TED has changed communication – and therefore, education

This article (link below) offers some quick insights in the ways TED talks have changed how audiences listen to presentations.

Bottom line: nobody is gonna listen to your lame presentation any more. We now know how great it is to crank up TEDtv and watch people explain complex ideas inside 18 minutes. It’s not boring, and the slides (usually) help rather than hinder the talk.

How TED changed business communication forever
(Might require you to log into LinkedIn, since that’s how the link came to me)

I’d like to extend this thought into education:
Boredom is (and always has been) one of the great hindrances to classroom success. Maybe college and grad students are just better than 1st graders at handling boredom (less twitching or raising mayhem in the higher ed context), but sitting through a boring lecture kills the mood for anybody.

I’ve been on the giving end of those boring classes, and it sucks to be the teacher in that spot. For me, it generates feelings of concern (“can I do anything in the moment to make this better?”), which soon become feelings of anxiety if I can’t make the learning environment more engaging. Sometimes the students are the problem — too tired, too unprepared, too apathetic about the subject — but honestly, the fault is usually mine.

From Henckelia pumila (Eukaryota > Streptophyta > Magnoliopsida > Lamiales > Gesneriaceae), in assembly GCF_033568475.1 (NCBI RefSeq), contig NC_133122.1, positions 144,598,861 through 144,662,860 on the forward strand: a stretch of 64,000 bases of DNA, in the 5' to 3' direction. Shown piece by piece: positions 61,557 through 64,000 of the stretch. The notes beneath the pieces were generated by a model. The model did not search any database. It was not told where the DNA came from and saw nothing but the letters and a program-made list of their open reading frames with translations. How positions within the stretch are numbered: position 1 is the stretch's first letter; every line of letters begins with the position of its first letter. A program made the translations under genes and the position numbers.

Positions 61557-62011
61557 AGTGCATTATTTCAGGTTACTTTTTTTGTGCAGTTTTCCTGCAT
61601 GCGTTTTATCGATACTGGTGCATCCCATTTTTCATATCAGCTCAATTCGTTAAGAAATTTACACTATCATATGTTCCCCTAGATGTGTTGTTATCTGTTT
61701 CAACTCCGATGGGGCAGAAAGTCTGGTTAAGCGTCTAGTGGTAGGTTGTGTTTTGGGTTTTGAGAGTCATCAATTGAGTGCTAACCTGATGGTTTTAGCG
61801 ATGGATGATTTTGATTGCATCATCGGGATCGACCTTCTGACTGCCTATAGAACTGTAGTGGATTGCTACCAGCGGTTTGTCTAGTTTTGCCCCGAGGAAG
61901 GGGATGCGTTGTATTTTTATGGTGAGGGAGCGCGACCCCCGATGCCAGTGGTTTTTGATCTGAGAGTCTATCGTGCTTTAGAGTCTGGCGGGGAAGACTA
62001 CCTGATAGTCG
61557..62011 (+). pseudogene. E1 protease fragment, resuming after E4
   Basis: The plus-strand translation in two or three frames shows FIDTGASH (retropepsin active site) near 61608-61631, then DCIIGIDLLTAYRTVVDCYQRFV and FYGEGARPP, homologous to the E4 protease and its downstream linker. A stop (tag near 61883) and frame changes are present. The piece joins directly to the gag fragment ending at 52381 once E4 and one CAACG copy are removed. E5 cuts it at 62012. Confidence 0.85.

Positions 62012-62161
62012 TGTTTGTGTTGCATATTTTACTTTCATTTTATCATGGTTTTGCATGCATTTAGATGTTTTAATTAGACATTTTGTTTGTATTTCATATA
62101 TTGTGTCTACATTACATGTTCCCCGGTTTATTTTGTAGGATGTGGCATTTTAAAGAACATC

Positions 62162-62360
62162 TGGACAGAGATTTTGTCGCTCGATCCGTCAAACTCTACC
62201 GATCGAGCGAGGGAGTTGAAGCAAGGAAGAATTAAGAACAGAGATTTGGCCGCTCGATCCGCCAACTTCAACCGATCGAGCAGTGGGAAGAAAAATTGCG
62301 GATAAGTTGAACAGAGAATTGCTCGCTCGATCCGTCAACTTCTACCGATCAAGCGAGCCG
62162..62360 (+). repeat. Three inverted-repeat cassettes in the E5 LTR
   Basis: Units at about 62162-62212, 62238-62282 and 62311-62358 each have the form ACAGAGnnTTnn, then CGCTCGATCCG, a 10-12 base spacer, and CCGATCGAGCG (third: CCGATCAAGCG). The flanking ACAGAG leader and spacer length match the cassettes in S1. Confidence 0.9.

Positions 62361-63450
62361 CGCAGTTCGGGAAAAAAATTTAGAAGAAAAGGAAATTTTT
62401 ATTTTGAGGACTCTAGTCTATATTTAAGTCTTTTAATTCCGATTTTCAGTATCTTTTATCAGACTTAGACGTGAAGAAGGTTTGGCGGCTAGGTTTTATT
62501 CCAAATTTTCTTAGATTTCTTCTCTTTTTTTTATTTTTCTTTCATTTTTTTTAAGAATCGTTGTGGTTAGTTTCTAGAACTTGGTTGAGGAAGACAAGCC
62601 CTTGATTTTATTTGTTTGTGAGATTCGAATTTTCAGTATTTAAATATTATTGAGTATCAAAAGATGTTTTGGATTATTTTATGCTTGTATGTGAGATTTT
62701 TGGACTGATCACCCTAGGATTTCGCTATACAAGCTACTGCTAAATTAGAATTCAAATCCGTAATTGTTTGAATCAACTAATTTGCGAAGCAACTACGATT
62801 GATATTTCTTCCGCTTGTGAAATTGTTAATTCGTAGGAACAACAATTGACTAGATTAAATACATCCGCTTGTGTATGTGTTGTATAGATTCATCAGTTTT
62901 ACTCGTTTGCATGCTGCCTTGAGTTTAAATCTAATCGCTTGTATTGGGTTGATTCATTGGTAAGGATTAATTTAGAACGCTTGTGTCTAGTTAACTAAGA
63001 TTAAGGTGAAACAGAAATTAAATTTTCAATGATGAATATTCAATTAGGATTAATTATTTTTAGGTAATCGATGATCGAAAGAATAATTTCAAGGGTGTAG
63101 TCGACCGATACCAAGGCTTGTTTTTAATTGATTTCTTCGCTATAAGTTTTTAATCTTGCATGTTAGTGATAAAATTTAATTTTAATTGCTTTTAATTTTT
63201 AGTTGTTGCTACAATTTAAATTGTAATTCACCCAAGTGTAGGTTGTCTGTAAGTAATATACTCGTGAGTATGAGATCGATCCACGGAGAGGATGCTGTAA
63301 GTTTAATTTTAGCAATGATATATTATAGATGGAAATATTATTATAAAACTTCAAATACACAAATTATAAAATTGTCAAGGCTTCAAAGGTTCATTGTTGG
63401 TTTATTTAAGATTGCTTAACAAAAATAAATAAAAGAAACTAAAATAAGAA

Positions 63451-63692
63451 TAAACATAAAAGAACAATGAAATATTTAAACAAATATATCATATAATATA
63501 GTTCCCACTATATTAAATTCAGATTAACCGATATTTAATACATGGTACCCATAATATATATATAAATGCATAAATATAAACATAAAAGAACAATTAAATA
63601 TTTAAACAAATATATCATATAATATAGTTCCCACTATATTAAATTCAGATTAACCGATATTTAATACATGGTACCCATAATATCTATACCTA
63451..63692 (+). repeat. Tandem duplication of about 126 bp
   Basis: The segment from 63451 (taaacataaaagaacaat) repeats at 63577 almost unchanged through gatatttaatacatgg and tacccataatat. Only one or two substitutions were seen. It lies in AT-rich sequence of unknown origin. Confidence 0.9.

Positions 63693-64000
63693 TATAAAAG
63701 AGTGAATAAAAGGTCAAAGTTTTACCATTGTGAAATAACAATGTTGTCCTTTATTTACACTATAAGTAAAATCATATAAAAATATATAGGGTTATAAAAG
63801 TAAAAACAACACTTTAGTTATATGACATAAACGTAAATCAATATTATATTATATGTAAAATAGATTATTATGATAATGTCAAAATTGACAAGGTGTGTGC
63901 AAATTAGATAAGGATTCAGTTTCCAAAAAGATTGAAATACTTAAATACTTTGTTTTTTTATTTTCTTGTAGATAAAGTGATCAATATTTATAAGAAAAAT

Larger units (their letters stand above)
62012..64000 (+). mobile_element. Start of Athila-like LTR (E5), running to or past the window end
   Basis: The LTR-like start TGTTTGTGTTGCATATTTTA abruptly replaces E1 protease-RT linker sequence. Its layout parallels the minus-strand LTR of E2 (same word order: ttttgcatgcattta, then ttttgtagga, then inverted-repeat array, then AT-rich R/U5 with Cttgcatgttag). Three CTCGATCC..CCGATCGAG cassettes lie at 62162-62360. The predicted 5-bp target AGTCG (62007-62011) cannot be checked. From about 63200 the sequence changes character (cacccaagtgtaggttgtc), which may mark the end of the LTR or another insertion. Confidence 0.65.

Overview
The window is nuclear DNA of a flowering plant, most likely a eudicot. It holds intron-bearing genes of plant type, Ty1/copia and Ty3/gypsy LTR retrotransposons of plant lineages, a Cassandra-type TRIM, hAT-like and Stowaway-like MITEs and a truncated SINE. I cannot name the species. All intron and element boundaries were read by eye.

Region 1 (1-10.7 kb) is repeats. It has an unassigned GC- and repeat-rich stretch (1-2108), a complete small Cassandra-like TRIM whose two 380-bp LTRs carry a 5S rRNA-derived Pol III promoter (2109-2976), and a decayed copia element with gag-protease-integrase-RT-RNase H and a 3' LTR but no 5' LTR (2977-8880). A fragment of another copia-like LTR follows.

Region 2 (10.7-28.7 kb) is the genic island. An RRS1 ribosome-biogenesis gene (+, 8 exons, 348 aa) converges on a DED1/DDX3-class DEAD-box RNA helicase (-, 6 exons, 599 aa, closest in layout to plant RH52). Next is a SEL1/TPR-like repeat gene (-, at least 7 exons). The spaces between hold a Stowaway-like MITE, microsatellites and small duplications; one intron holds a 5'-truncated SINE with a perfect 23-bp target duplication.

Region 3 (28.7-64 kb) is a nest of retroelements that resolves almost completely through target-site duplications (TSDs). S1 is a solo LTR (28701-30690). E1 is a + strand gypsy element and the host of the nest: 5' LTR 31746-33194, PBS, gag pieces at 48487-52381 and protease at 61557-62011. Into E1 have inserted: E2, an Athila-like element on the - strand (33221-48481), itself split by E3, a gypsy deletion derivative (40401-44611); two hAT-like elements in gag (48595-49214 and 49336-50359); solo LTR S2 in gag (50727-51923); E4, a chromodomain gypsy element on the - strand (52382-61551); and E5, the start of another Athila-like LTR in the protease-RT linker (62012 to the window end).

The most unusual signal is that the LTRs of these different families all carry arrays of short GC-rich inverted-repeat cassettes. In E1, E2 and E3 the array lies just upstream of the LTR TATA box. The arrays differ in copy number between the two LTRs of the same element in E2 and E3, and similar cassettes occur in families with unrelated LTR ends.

Making the class interesting and engaging falls on my shoulders as the instructor, and when I can’t do that well, it feel like a failure. The best remedy is analyzing the class period to find the problem(s) then taking steps to fix/prevent them.

I’m bothered that our classrooms these days are so focused on assessment that teachers have no time to engage. Learning that sticks takes time — lots of it. Perhaps we are distracted by the drive to make education into a business– where efficiency rules — rather than recognizing that humans aren’t widgets and the “one size for all” solutions will always be flawed.

Let me be clear: I’m not blaming teachers for the current state of our public school emphasis on assessment. That was imposed on them by lawmakers who acted in response to their constituents back home. “Accountability” in education is good and necessary; abuse of teachers and leathers in the name of testing and standards and data is exactly that: abuse.

Perhaps it’s time that we constituents sent our congressmen a new message: more local control for districts, less top-down initiatives.

TEDxGreenville is coming up in a few weeks. If you’ve never experienced a TED event, give it a shot in 2014. You’ll meet some great people and some great ideas.

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